Cinematographers Keaton Nye and Steve Jones spent a week taking on Iceland's incredible terrain and captured it all in their clip 'Seven Days in Iceland'. Here, Keaton gives us a rundown on how it all came about, from his passion for travel to how a joking conversation between friends to make the trip happen "soon" turned into reality.
From a young age, I’ve had a passion for traveling the world. In fact, to this day, I’ve visited nearly 30 countries. Fast forward a few years. When I was 18, I was diagnosed with a brain tumor. While undergoing a couple of surgeries and several weeks in the hospital, my perspective on life shifted and my passion stoked to travel and to live life to the fullest. (As of now, no signs of regrowth and with the exception of some hearing loss, everything is normal — praise God).
A few years after the tumor, my (now) wife and I got married, and the passion to travel didn't diminish. We’ve been to a few places in the Caribbean, as well as several incredible places around the States. When traveling, we tend to stray a bit off the beaten path and explore what many tourists don’t. That’s because we’ve learned that some of our favorite moments are the spontaneous stops on the road such as small towns, glacier lagoons and pristine hidden beaches.
The Iceland trip came about as a fantasy, but it quickly turned to reality. Being a cinematographer based in Oklahoma City, I’ve gained a lot of friends through the common love of film. I was at lunch with one of my good friends, Steve Jones, and the idea of a trip to Iceland came up. Jokingly we vowed to make it happen “soon,” and talked about all the things we might see there. We didn't realize how quickly everything would fall into place, but just a few short weeks later, we had our airfare and lodging booked for our seven day Icelandic adventure.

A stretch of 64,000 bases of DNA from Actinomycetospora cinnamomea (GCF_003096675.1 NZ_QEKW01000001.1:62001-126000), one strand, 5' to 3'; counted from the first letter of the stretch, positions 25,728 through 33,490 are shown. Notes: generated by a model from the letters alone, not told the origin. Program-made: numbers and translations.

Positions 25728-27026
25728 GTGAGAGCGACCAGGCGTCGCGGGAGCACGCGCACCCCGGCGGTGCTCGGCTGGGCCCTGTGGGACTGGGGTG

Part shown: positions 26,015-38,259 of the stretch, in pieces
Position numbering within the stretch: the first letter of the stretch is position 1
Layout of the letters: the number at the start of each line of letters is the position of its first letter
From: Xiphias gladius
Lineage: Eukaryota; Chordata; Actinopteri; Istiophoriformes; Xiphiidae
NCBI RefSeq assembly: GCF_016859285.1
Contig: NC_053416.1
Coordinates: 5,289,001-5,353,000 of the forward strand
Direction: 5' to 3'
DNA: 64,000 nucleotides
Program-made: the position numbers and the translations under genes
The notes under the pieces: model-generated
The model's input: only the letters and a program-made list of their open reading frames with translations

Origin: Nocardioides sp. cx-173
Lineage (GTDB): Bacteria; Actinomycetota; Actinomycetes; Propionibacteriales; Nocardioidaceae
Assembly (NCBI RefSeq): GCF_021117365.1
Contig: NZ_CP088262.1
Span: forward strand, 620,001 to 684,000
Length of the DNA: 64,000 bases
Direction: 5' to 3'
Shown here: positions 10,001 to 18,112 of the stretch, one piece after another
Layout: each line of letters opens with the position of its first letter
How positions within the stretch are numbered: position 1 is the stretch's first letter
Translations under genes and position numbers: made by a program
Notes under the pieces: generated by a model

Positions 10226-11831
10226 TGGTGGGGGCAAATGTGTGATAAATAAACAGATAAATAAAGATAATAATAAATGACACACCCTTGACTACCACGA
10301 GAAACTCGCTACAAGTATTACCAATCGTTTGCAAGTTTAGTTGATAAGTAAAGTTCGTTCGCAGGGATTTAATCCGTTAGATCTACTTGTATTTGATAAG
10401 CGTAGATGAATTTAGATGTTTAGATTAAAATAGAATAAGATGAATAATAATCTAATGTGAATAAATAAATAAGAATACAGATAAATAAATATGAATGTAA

Travel to Iceland from Dallas was a bit extensive but, when we arrived in Reykjavik, it was worth the effort. We arrived early Monday morning and hit the ground running. We loaded the 4x4 with all our gear and headed directly to our vacation rental to build cameras and make sure nothing had gotten damaged during the flight.
Our house was at the base of a mountain, and the den overlooked a river flowing with massive glacier chunks (talk about a scene to wake up to every morning). Our first full day, we woke up before sunrise and set out to see a few of the most famous Icelandic waterfalls as well as the Black Sand Beaches of Vik.
The next few days we ran on little sleep. Our days began before dawn and lasted well after midnight. One of the most awe-inspiring stops was the Jokulsarlon Glacier Lagoon. The lagoon sits at the foot of a glacier, along the base of a mountain ridge, that connects with the ocean. It was eerily quiet and peaceful, allowing us to appreciate the scenery and natural sounds that filled the air.
Two other favorite places were an unnamed moss covered mountain and Kirkjufell. Although unplanned, the moss covered mountain was a wonderland of natural streams, hot waterfalls, and breathtaking views. Kirkjufell was another incredible mountain that stood tall, jutting out of the bay. Kirkjufell is a perfectly sculpted mountain, which dominates its’ surroundings and looks over a small town and waterfall.
Ultimately, Iceland is the most photography rich environment I’ve ever experienced. With caves, waterfalls, beaches, snowcapped mountains, glaciers, and extremely wooly wildlife, it is a photographer’s paradise. Uncrowded and unspoiled, Iceland provides many opportunities to capture the photos you desire. If you plan to visit Iceland, I suggest renting a car and planning your excursions prior to your trip. (If interested, I have the GPS coordinates of all the spots we visited — even the hidden gems). Lastly, never hesitate to explore the road less traveled. They are moments I cherish the most.